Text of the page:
Although Victorian farmers are no stranger to disruption and volatility – having faced bushfires, floods, drought and dry seasonal conditions – the webinars are particularly timely as many businesses cope with the impact of coronavirus.

They will provide practical measures for farmers to identify how to measure their capacity to continue operating and to recover from any significant challenge through a framework that withstands disruptions, applying examples of continuity principles and sharing expert advice.

The webinars complement the government’s ongoing drought support, which includes the recently expanded On-Farm Drought Resilience Grant allowing farmers to apply for up to $5000 for business planning and up to $5000 for infrastructure investment.

There are also new activities eligible for investment under the grant, including technologies to improve mobile phone connectivity, soil moisture probes and weed control.

The Victorian Government is delivering this support as it understands the critical importance of our agricultural and food sector, which relies on the continued operations of our farms and agribusinesses to keep the supermarket shelves stocked and food on Victorians’ tables.

The Farm Business Resilience webinars are free, however, businesses need to register to attend or to receive a link to the recorded event.

Using rotation to grow more feed

Understanding the principles behind grazing rotations that deliver more feed is the focus of a new online presentation from Agriculture Victoria.

The Autumn Grazing Management presentation demonstrates how stock can undermine the persistence of plants leading to slower growing, thin pastures and weeds or undesirable species filling the gaps.

“This is where grazing management is really important,” Agriculture Victoria grazing expert Fiona Baker said.

In the presentation, Ms Baker highlights the principles used to determine grazing rotations and the science behind using a rotation to grow more feed.

She outlines the key changes that occur within the plant when rotationally grazing, which lead to healthy and vigorous plants, and in turn, to higher quantities of dry matter per hectare being available.

The webinar recording also discusses setting up a rotation; grass characteristics; knowing how much feed is available on offer; when to remove stock; and the importance of rest periods.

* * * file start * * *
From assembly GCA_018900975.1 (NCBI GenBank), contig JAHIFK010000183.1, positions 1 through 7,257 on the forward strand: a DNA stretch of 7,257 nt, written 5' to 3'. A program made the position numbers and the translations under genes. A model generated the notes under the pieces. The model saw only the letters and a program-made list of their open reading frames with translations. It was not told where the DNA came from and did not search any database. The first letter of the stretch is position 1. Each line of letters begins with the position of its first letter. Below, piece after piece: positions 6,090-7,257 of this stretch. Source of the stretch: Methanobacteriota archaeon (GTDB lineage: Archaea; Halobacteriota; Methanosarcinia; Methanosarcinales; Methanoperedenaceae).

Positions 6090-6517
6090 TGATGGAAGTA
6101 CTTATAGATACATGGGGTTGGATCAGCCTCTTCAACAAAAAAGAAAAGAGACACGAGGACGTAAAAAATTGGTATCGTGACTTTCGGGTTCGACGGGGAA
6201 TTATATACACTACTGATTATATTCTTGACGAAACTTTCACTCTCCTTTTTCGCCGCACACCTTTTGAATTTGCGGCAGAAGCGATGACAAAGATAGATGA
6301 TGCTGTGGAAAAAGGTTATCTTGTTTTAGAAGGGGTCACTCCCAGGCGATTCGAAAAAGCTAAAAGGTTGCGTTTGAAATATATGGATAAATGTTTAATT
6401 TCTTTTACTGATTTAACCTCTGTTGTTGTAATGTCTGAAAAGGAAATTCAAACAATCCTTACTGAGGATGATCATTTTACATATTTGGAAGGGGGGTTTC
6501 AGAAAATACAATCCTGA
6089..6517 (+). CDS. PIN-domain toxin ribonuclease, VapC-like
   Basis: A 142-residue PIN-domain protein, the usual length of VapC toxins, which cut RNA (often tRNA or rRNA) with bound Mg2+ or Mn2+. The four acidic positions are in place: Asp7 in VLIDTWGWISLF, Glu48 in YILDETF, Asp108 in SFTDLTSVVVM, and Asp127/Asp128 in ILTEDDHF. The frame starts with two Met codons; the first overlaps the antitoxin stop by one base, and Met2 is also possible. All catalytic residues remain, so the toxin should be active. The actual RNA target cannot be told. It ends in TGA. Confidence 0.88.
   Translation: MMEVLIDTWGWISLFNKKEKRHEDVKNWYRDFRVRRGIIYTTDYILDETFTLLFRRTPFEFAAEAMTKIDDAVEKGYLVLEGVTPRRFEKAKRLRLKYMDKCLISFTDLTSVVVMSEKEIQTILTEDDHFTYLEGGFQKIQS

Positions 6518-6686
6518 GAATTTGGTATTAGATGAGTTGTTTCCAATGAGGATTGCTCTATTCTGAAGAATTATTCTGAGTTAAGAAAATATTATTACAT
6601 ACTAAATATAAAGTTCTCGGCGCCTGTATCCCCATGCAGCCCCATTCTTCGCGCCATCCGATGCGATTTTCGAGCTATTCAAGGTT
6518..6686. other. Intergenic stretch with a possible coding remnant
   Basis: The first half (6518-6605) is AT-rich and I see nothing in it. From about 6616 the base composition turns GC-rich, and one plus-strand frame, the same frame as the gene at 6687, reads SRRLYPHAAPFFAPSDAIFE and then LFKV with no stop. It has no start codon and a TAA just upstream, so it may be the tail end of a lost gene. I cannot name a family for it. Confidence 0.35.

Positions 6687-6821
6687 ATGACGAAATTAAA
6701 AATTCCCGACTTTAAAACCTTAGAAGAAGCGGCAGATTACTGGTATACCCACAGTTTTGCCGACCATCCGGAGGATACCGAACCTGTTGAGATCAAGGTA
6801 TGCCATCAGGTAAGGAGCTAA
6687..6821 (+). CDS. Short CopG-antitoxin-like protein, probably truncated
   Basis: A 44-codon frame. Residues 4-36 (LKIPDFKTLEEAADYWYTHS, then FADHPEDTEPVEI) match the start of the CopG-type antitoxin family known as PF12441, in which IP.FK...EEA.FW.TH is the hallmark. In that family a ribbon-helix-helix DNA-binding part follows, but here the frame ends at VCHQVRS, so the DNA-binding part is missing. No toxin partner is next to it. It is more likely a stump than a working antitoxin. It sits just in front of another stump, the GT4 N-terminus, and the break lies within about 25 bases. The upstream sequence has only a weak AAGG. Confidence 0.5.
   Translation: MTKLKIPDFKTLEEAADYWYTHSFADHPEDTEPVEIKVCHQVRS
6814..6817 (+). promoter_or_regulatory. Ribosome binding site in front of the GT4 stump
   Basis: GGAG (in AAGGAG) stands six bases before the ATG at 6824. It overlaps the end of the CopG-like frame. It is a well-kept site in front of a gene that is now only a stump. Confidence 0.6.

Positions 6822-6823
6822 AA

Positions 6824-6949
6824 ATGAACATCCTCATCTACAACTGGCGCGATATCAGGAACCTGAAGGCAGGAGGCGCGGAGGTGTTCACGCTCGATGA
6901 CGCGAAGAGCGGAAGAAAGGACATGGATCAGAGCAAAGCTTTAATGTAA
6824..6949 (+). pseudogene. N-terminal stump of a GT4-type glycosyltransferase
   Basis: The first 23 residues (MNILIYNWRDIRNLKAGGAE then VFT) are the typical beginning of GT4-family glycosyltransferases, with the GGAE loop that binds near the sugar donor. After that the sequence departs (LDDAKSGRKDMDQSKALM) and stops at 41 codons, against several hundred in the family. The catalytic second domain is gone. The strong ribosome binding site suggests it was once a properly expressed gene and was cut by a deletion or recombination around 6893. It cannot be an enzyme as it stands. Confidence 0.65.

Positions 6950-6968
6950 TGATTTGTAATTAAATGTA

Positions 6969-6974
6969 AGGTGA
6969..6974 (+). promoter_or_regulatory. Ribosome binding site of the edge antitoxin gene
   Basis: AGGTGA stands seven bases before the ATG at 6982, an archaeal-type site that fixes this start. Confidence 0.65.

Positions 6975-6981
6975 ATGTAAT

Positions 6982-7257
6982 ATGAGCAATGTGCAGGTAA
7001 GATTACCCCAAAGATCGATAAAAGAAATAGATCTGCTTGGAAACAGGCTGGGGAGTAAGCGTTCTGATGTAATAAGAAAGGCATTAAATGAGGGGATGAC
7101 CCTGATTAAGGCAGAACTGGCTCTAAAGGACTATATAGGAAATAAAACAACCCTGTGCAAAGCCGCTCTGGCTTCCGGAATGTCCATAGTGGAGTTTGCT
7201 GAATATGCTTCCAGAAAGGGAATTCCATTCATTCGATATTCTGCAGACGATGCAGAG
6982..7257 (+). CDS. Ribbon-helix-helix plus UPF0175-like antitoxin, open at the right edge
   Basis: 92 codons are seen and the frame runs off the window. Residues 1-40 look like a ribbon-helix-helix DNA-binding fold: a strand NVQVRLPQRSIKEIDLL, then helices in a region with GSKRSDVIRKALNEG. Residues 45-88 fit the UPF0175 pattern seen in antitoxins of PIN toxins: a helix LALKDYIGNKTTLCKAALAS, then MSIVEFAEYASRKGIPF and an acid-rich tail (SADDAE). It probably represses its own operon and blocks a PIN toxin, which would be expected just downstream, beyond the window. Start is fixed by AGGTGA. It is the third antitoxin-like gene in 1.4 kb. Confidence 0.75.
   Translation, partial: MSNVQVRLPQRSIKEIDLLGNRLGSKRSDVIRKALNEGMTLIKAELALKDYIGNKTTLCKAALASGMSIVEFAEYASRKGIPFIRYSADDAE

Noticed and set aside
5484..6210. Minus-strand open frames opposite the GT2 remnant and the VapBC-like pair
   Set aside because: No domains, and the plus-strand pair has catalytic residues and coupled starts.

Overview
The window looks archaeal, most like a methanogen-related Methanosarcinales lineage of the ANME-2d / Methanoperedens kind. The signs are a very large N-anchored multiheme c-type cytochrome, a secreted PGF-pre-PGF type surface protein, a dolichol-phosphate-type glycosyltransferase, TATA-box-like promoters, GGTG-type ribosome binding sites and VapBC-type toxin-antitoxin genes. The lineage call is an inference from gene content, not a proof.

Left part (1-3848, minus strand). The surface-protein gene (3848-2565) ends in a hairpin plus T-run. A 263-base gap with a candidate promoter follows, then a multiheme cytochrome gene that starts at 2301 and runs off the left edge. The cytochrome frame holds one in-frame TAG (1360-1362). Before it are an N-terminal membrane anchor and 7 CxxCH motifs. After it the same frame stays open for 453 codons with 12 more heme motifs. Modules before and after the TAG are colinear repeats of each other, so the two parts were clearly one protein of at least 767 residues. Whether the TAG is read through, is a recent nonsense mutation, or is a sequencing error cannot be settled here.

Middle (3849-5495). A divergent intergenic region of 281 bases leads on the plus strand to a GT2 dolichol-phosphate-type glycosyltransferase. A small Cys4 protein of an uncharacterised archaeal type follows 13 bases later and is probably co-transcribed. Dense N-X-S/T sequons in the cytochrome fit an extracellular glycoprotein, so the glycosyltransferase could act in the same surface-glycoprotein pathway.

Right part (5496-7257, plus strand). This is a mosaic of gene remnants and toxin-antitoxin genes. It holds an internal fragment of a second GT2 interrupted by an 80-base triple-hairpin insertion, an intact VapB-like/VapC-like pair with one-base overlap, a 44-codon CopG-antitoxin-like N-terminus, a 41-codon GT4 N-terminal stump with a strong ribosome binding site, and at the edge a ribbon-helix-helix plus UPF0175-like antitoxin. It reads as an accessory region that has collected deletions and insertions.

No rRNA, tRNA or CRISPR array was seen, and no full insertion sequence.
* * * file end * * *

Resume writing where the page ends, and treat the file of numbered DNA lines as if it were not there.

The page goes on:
The Autumn Grazing Management presentation is one of three from a recent Agriculture Victoria webinar series, funded from the Victorian Government’s 2019–20 drought support package, which can be accessed below:

The third and most recent presentation in the series – Planning and designing a 5-star water supply – was presented by Agriculture Victoria farm water specialist Clem Sturmfels.

In the presentation Mr Sturmfels addresses water quality and quantity, climate impacts, water planning and design and encourages farmers to consider all available supply options before committing to a major investment such as a bore, larger dam or reticulated water supply.

Mr Sturmfels, whose background is in soil conservation, whole farm planning and on-farm water reticulation systems, provides advice on calculating the water needs of a grazing enterprise, while also considering strategies for a dry season or drought.

The webinar also provides information about planning, designing, mapping and implementing a water supply system;the recording can be found here

Enquiries about any of the webinars can be directed to Tess McDougall on or 0409 841 492.

Grazing management to make the most of the winter

by Sarah Clack, Agriculture Victoria Dairy Extension Officer

There has been a good start to the season in many areas of Victoria.

To make the most of it grazing management of pastures can be used to maximise pasture growth and utilisation helping us to get the most out of the resources invested.

The aim of good grazing management is to balance the requirements of the pasture and the herd.

Grazing ryegrass pastures between the two to three-leaf stage allows the pasture to reach maximum production.

When the tiller reaches the two-leaf stage it has restored its energy reserves used to regrow after the last grazing and the pasture is nutritionally balanced for the herd.